Tonight I’m speaking on the Future of Security for the BCS South West Branch at the University of Plymouth. It may seem a little off the beaten track. But I’ve been very impressed by what I’ve seen of the University and its Network Research Group, which is fast becoming a UK centre of excellence for network security, under the dynamic leadership of Professor Steven Furnell. The topic I’m speaking on is a familiar one. I’ve been giving presentations on this subject for more than decade. So it’s interesting to reflect on how my perceptions of the Future has changed over the years.
In the early 90s, the Internet was not yet a business tool, but we could see its potential. It seemed the perfect embodiment of Alvin Toffler’s vision of the Information Age. Its arrival in the corporate environment coincided with rapid growth in business partnerships and outsourcing. In fact it seemed the perfect vehicle to underpin the virtualization of business. But there were no strong security features to safeguard business infrastructure and transactions. It seemed inevitable that we were heading towards a long, sustained era of heightened security risk. I was particularly interested in how we might manage the contradiction between the growing criticality of IT to business operations and the dimishing security of IT infrastructures. One of my forecasts at the time was for “Two Track IT”, i.e. two streams of IT development and operation, one fast, loose and risky, and the other slow, sure and secure. That division never happened. Somehow we managed to contain the risks and maintain a semi-secure IT infrastructure that stayed marginally ahead of the emerging threat.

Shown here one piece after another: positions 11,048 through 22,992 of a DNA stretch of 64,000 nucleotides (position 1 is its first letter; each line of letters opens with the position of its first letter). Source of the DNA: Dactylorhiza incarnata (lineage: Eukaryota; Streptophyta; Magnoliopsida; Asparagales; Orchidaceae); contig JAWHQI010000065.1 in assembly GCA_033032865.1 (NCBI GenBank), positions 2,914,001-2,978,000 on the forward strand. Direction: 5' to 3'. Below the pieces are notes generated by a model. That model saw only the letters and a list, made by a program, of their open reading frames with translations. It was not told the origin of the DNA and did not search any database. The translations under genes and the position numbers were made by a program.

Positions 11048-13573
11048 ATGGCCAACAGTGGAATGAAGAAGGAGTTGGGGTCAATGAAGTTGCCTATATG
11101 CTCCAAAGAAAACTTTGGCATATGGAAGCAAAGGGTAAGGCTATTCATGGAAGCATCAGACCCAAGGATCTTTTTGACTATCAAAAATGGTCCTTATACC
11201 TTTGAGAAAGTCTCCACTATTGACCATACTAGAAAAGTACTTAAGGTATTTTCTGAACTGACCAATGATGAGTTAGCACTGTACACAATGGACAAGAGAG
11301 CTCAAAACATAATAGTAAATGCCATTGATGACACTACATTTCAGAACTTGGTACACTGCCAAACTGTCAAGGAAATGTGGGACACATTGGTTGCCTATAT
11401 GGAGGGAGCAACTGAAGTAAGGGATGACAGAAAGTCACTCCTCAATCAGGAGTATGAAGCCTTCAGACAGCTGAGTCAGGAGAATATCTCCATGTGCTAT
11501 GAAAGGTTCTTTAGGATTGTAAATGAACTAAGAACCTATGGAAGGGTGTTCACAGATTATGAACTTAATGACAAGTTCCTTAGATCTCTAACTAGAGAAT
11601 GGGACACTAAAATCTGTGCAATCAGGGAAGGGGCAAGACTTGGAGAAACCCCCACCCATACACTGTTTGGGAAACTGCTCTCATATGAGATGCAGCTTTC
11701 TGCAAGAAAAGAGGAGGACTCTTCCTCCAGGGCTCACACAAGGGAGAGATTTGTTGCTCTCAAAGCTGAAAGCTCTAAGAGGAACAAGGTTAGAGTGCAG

Other forecasts were more accurate. The slow death of corporate perimeters. The breakdown of the boundary between business and personal lifestyles. The growth in computer crime and espionage. The fragmentation of IT into networks of smaller devices (though wearable technology has been slow to emerge). The need for real-time monitoring systems. The boom in Information Security as a line of business. All of which just goes to show that much of the future is predictable. In fact many of my Powerpoint slides have remained largely unchanged for more than a decade. One forecast still remains to be fulfilled, which is the rise of cyber-terrorism, although I did point out it was unlikely to mature before 2006. It hasn’t yet happened yet. But it will arrive one day.